In this blogpost I will try to explain what iDNS is and how it is implemented in the latest technical preview Azure Stack. iDNS is a name resolution service for virtual networks where tenants don’t want to build and maintain their own DNS infrastructure. It allows VM’s to have name resolution to internet addresses as well as other VM’s in the same virtual network. The iDNS feature is a multitenant solution provided by Azure Stack and in the next section I will explain how it is implemented.
iDNS is existing of 2 parts. You will have an iDNS Server part and a iDNS proxy part.
Complete overview of iDNS in Azure Stack (source:technet.microsoft.com)
iDNS Proxy is a service called DNSProxy. Each Hyper-V host has its own iDNS Proxy Service and NCHostAgent service running. So how does the service know about my network and when it is using custom DNS records or using the iDNS service?
When you log in to the portal and create a virtual network you have the option under ‘DNS Servers’ to select ‘Azure DNS’ or ‘Custom DNS’ servers. That’s the flipping bit for choosing between your own DNS servers (that you have to specify) or using iDNS service in Azure Stack. I showed here an example of an already deployed VM and the setting for using iDNS. This reference is used throughout the blogpost. So here my DEMOVM001 with network interface demovm001792 has selected the Azure DNS setting:
When I connect to this VM and look at the settings in my VM I noticed the following. I can ping bing.com and when I retrieve my DNS server that has been set by the deployment I noticed the DNS Server address 22.214.171.124:
So how this address I being actually used by my VM when doing a name lookup? When I log in to my Hyper-V host I see that the NCHostAgent has for the DNSProxyService the IP Address 126.96.36.199. It has attached the MAC 22-22-22-22-22-22:
This is the metadata service (MDS/GAR) hosted inside the NCHostAgent and this key you see above is used in the VFP to redirect the DNS requests to these DNS server defined in the DnsProxy service:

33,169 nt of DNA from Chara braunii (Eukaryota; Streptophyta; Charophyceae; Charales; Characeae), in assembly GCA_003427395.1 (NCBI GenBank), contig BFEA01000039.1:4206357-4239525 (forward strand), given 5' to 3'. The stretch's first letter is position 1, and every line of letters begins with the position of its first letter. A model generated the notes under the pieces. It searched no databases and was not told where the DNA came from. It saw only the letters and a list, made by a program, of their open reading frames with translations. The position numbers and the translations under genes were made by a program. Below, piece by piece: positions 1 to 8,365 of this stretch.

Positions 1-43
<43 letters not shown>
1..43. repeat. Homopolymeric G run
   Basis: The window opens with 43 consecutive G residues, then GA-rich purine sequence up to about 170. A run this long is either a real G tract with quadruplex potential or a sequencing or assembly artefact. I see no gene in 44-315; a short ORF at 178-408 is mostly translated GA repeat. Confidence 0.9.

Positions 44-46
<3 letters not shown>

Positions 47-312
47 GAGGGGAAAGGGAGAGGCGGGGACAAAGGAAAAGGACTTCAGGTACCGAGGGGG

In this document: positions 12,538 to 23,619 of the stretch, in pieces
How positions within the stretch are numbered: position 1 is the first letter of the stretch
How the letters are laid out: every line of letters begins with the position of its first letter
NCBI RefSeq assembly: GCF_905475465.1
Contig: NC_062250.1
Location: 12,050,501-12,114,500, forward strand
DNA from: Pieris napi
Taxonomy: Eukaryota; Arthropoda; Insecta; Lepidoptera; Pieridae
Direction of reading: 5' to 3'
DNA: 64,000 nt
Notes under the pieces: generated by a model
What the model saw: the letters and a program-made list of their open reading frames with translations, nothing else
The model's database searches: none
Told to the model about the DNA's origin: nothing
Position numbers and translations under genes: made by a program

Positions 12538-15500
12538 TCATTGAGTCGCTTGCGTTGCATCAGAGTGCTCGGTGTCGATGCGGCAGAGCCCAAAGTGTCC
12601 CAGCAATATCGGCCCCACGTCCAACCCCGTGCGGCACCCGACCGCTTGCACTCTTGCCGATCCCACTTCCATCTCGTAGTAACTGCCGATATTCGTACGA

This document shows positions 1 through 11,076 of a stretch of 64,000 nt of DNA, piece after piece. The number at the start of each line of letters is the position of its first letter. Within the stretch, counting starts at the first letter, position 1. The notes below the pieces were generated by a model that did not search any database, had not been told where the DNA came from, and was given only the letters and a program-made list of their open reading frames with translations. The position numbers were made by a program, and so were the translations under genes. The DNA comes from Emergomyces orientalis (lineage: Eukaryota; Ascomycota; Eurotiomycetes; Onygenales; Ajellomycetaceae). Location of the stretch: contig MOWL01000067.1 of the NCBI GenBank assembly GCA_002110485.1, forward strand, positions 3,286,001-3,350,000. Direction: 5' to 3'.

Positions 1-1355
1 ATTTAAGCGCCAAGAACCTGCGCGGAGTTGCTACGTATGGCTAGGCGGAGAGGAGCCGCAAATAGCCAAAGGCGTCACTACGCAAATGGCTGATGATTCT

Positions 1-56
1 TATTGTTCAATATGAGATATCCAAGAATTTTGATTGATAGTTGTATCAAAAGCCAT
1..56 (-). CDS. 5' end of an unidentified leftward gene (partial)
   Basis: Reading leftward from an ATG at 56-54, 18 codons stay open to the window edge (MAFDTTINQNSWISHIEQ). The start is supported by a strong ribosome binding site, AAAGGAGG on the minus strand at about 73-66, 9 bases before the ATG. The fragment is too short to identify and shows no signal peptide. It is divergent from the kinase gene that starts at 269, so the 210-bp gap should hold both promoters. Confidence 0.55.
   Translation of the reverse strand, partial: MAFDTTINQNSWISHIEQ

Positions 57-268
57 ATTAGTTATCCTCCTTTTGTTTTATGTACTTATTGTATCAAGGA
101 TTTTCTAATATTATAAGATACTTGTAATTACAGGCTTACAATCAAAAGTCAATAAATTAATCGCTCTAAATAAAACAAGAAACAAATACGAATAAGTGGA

So my guess is that in the SDN stack, when I choose for AzureDNS, it flips a bit and add this record in my Route/Lookup table to allow the actual name resolution query for my VM.
So that was the iDNS Proxy part that is happening as we just discussed on each Hyper-V host. What about the iDNS server part?
The iDNS server is the actual DNS server that will host the tenant’s zones. It can also resolve internet domain names when VM’s will try to reach public url’s. Let’s take a look at how this is implemented in Azure Stack.
I logged in the network controller and execute the Get-iDnsConfiguration cmdlet from the NCRestWrapper functions:
It provided me with a DNS zone that is being used for the iDNS server and the DNS server IP address that is being used to store the zone.
I opened DNS MMC and added the domain controller and indeed. Here I found my internal.azurestack.local zone. When I expanded the GUID folder it shows me my single VM in my network:
On the DC DNS:
Now my next question was: Where is this GUID come from? Might be desired to know how this is segregated in the DNS server. I opened PowerShell and retrieved my virtual network:
Get-AzureRmVirtualNetwork -Name Test-vnet -ResourceGroupName Test
You’ll see that the ResourceGuid of my virtual network is the GUID matching in the DNS server. So that answers also my question that when I use multiple subnets in a virtual network that all these resources will end up in the same zone. Which is in most cases is desired in my opinion. Because when the boundary was done on subnet that would mean my frontend VM’s won’t be able to reach my backend VM’s by hostname name or I needed a custom DNS implementation.
Let’s take a look at an example when I have multiple VM’s deployed and I try to ping another VM in my network. I have created 20 VM’s and you will see that they are all in my own DNS Zone.:
When I log in to VM0 and try to ping VM1 you will see: 1) yes, FW is turned on. But 2) the VM is able to resolve the FQDN for this VM:
It is taking the DNS Zone (internal.azurestack.local) and adds in front of it the ResourceGuid for the virtual network(d847d21d0b741-4de0-9ec6-0ad4ff106611)
So I hope that its clearer on how iDNS is working under the hood in Azure Stack. If you have any questions or comments leave them below!